Python I: Data Types and Operators, variable assignment, and print()

In the previous section I showed you how to set up your computer for a data science project in Python. In this tutorial, I’ll tell you about the basic data types and operators in Python.

Image by Johnson Martin from Pixabay

This blog is part of a series of tutorials called Data in Day. Follow these tutorials to create your first end-to-end data science project in just one day. This is a fun easy project that will teach you the basics of setting up your computer for a data science project and introduce you to some of the most popular tools available. It is a great way to get acquainted with the data science workflow.

I. Data Types

Python has about twelve different data types and in this tutorial I’ll introduce you to five of them: string, integer, float, boolean, and list. I’ll also show you some basic functions and methods that you can use in Python for your project. This should be enough to get you started and prepare you for the Pandas I tutorial.

1. Strings

Strings are a sequence of characters. They can be numeric and non-numeric characters. In Python, they are surrounded by quotes. You’ll notice above the string there is a description that comes after a hashtag. This is called a comment. Anything after a hashtag will be a comment.

# a string in Python
“This is a string.” # you can also use them inline

In Python, we assign values of any type to variables in order to work with them. That looks something like this:

the_string = “This is a string.”

A single “=” is used to assign a value to a variable. You can name a variable anything you want, but there are a few names you cannot use because they already represent something important. See the list below:

False      class      finally    is         return
None continue for lambda try
True def from nonlocal while
and del global not with
as elif if or yield
pass else import assert
break except in raise

To print outputs in Python we use print():

[in]  print(the_string)
[out] "This is a string."

You can concatenate or put strings together like this:

[in]  another_string = “This is another string.”
a_combo_string = the_string + another string
print(a_combo_string)
[out] "This is a string. This is another string."

Strings are immutable, which means they cannot be changed in place. They need to be reassigned to be changed (you can recycle the variable if you like). In Python II, I go into more detail about how strings can be manipulated .

If you want to know the data type of any value or variable, you can use type().

[in]  print(type(the_string))
[out] <class 'str'>

2. Integers

Integers in Python are who numbers without a decimal point. They can be positive or negative.

[in]  int_num = 1
print(int_num)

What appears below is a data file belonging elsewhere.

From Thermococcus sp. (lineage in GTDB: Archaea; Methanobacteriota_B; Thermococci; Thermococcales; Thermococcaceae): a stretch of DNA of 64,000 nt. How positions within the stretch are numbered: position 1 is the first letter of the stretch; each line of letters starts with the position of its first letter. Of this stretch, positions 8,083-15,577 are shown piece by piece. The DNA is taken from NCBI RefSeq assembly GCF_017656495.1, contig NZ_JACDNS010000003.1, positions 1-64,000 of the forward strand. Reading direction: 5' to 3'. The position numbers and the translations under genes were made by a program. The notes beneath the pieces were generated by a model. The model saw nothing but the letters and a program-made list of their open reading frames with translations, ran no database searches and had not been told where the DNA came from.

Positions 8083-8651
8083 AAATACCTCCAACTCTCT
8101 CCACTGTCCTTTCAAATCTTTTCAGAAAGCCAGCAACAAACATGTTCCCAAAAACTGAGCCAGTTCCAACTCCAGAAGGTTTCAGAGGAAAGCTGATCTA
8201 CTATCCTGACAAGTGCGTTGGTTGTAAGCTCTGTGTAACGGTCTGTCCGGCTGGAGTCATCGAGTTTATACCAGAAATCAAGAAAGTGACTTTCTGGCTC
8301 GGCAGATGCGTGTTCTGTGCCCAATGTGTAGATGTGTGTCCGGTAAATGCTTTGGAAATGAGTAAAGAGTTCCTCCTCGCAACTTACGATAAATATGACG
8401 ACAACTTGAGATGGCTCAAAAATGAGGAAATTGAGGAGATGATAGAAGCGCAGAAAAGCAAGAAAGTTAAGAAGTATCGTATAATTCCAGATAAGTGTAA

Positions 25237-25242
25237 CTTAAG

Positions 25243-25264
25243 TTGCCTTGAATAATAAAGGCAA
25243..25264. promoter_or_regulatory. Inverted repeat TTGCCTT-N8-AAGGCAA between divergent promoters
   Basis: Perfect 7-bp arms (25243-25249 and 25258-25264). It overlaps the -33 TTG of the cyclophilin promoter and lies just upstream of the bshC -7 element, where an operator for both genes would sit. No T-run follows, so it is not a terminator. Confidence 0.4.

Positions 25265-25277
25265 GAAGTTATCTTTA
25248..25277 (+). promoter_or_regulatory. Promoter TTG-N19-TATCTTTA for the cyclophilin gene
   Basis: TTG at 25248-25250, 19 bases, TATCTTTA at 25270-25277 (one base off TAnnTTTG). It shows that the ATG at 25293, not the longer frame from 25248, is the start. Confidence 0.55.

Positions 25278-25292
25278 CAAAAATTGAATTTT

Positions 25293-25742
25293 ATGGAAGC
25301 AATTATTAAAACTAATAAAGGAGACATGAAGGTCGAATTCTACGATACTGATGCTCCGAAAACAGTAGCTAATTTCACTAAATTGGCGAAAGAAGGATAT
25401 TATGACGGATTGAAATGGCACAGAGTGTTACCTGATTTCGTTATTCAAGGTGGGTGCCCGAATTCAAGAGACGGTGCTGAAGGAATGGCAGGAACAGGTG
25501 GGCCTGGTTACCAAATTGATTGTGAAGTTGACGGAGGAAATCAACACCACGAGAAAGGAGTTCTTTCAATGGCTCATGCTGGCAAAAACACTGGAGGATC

[out] 1

You can use arithmetic operators to perform operations on numeric data types integers.

[in]  print(1 + 2)
[out] 3

You can assign them to variables and perform operations as well.

[in]  a = 5
b = 6
c = a — b
print(c)
[out] -1

You can also multiply and divide:

[in]  print(a * b / c)
[out] -30.0

3. Floats

Floats are a numeric data type, like integers. They can also be positive and negative. However they are floating point decimals, which means they have a decimal point and are not whole numbers. However, most of the operations we can perform on integers we can perform on floats.

[in]  int_float = 2.5
print(num_float)
d = 1.33
e = 4.67
f = d + e
g = f — 7
print(g)
[out] 2.5
1.0

4. Boolean

Boolean values are either True or False.

[in]  print(type(True))
print(type(False))
[out] <class 'bool'>
<class 'bool'>

You can compare values using boolean operators.

[in]  print(d > e)   # d greater than g 
[out] False
[in] print(c >= g) # c greater than or equal to g
[out] True
[in] print(a < e) # a less than e
[out] False
[in] print(d <= g) # d less than or equal to g
[out] False
[in] print(g == c) # g equals c
[out] True

5. Lists

Lists in Python are containers to store values. They are surrounded by brackets, and we generally assign them to variables.

[in]  our_list = [a, b, c, d, e, f, g]
print(our_list)
[out] [5, 6, -1, 1.33, 4.67, 6.0, -1.0]

They can be numeric values, non-numeric values.

[in]  i = “Ice”
j = “Jewel”
k = “Karate”
l = “Lemon”
another_list = [i, j, k, l]

They can be sorted as well.

[in]  sorted(our_list)
[out] [-1, -1.0, 1.33, 4.67, 5, 6, 6.0]

However, if we want the list to remain sorted as we manipulate it going forward, we need to reassign it:

[in] our_sorted_list = sorted(our_list)

We can add to lists with append():

[in]  h = 7
our_list.append(h)
print(our_list)
[out] [5, 6, -1, 1.33, 4.67, 6.0, -1.0, 7]

We can remove things with remove():

[in]   our_list.remove(a)
print(our_list)
[out] [6, -1, 1.33, 4.67, 6.0, -1.0, 7]

We can concatenate (put together) two lists:

[in]  combined_list = our_list + another_list
print(combined_list)
[out] [6, -1, 1.33, 4.67, 6.0, -1.0, 7, 'Ice', 'Jewel', 'Karate', 'Lemon']

We can also put lists together using add-assign or “+=”:

[in]  another_combo_list = []
another_combo_list += combined_list
print(another_combo_list)
[out] [6, -1, 1.33, 4.67, 6.0, -1.0, 7, 'Ice', 'Jewel', 'Karate', 'Lemon']

Finally, we can compare lists using boolean operators:

[in]  print(combined_list == another_combo_list)
[out] True

II. What Did We Do?

  1. Discovered five different data types in Python: integer, float, boolean, string, and list.
  2. Discussed variable assignment, print(), type(), and comments.
  3. Learned about arithmetic operators and boolean operators.
  4. Experimented with lists.

IV. What is Next?

In Pandas I, you will learn how to use Python and Pandas to analyze the Metal Bands by Nation data set.

If you enjoyed this blog, check out Data in Day.

🐍 Python Enthusiast 🐼 Pandas Aficionado ⭐ Experience NLP using SpaCy and NLTK 🔎 Relentlessly curious 👩🏻‍💻

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